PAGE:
FERC encourages public utilities to participate in regional processes that allocate the costs of new energy transmission facilities on a region-wide basis. See S.C. Pub. Serv. Auth. v. FERC, 762 F.3d 41, 49-53 (D.C. Cir. 2014) (providing overview of electric industry). The Southwest Power Pool (SPP) is a FERC-regulated Regional Transmission Organization that currently provides electricity to parts of fourteen states[1] on behalf of member public utilities. The SPP uses a selection process by which incumbent and nonincumbent utilities bid for the right to develop transmission projects within the SPP footprint.

         The SPP recovers transmission rates on behalf of utilities operating transmission facilities in the SPP's region through its FERC-jurisdictional tariff. Part of the SPP's tariff is the facility's formula rate. A formula rate "specifies the cost components that form the basis of the rates a utility charges its customers" in a "fixed, predictable nature, " which allows utilities to recover costs that "fluctuate over time" and prevents them from using "excessive discretion in determining the ultimate amounts charged to customers." Pub. Utils. Comm'n of Cal. v. FERC, 254 F.3d 250, 254 (D.C. Cir. 2001) (internal quotation omitted). KCC's petitions involve two FERC orders approving formula rates for future utilities that may seek to develop transmission facilities in the SPP's region.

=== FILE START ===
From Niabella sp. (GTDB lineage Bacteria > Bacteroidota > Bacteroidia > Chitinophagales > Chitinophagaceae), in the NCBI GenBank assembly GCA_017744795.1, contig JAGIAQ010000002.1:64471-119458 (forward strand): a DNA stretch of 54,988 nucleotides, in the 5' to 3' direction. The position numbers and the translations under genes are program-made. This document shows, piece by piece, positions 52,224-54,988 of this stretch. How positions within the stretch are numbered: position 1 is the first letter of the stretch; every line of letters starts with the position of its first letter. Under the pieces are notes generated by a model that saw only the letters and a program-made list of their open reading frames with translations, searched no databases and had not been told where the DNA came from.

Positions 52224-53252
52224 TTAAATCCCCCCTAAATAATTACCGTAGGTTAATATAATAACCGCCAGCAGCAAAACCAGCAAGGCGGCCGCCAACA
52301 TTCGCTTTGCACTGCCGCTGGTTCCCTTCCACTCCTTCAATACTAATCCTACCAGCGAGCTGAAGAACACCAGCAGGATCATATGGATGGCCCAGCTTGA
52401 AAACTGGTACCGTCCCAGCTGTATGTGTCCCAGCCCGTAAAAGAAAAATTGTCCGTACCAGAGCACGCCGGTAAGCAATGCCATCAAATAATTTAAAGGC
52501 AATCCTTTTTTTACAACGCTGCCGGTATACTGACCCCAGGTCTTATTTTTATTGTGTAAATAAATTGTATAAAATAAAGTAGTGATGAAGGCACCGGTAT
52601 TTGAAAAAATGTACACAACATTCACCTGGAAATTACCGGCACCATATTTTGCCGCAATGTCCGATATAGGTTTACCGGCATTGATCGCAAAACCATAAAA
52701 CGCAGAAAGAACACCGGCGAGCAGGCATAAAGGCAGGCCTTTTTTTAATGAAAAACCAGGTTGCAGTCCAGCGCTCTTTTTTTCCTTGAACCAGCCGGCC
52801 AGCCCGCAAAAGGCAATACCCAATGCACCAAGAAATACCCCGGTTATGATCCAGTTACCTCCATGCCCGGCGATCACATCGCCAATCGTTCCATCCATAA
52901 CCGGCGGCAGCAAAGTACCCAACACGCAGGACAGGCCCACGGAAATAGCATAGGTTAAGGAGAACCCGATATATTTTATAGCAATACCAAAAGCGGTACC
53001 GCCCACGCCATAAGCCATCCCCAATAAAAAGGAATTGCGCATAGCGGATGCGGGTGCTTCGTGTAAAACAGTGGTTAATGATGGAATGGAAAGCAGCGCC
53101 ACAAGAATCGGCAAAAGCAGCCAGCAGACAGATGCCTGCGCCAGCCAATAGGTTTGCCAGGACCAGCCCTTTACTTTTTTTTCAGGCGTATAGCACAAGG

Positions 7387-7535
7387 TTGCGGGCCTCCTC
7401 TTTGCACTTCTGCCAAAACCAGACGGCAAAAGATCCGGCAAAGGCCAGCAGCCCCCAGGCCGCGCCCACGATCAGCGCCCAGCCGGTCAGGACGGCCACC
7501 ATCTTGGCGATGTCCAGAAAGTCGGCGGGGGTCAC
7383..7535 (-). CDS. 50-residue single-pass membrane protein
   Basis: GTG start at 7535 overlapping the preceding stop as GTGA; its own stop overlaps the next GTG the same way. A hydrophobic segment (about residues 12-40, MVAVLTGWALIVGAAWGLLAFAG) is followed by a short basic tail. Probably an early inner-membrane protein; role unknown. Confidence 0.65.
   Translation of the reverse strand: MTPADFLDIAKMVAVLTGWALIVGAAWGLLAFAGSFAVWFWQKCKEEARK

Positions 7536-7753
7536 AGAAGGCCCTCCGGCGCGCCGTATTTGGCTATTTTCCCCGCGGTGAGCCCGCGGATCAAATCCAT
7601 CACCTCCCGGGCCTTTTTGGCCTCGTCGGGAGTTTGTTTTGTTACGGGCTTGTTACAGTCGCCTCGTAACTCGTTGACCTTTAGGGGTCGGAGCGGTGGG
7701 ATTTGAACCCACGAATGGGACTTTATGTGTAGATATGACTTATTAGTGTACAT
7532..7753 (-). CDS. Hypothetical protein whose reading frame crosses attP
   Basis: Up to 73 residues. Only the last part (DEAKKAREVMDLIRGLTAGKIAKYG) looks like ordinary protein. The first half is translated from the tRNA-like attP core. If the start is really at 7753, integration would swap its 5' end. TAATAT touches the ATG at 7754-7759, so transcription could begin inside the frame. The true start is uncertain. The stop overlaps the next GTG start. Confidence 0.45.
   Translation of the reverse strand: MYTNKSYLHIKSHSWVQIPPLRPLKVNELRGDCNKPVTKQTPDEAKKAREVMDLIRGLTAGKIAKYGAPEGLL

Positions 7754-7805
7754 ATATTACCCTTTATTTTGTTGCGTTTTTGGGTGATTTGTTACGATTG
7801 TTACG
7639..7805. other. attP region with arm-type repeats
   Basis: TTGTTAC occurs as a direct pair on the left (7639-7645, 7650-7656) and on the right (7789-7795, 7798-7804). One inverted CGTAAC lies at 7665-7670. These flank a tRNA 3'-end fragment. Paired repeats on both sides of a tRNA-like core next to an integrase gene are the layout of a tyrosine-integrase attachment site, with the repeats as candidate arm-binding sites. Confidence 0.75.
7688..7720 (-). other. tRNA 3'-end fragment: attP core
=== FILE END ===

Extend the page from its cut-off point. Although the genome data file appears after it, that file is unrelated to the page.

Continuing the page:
Transource Energy, LLC is a parent company that "serves as the holding company for transmission development-focused subsidiaries" nationwide. Joint Appendix (JA) 25. Transource Energy wanted to develop electric transmission facilities in the SPP's regional footprint. Because of statutory and regulatory differences about "public utility governance and the issuance of securities" among the various states in the SPP, Transource Energy wanted to create state-specific subsidiaries which would then submit state-specific bids for SPP facilities. JA 17. Transource Energy formed Transource Kansas, a wholly owned subsidiary, to compete for Kansas-based transmission projects. Transource Energy also anticipates creating more state-specific subsidiaries in SPP states (e.g., Transource Arkansas) that will be "formally established as legal entities at the time Transource Energy submits its bid to develop a [transmission facility] within the corresponding state in the SPP footprint." JA 25.

         Transource Kansas wanted to get a formula rate approved before it bid for SPP transmission facilities. Without advance approval of the formula rate, it would be unable to competitively bid for two reasons. First, the SPP evaluates bids in part on a transmission facility's charges, which are based in part on the formula rate; without an approved formula rate, Transource Kansas would be at a competitive disadvantage compared with other facilities that did have approved formula rates. Second, a utility has 180 days to bid for a transmission facility but cannot obtain FERC ...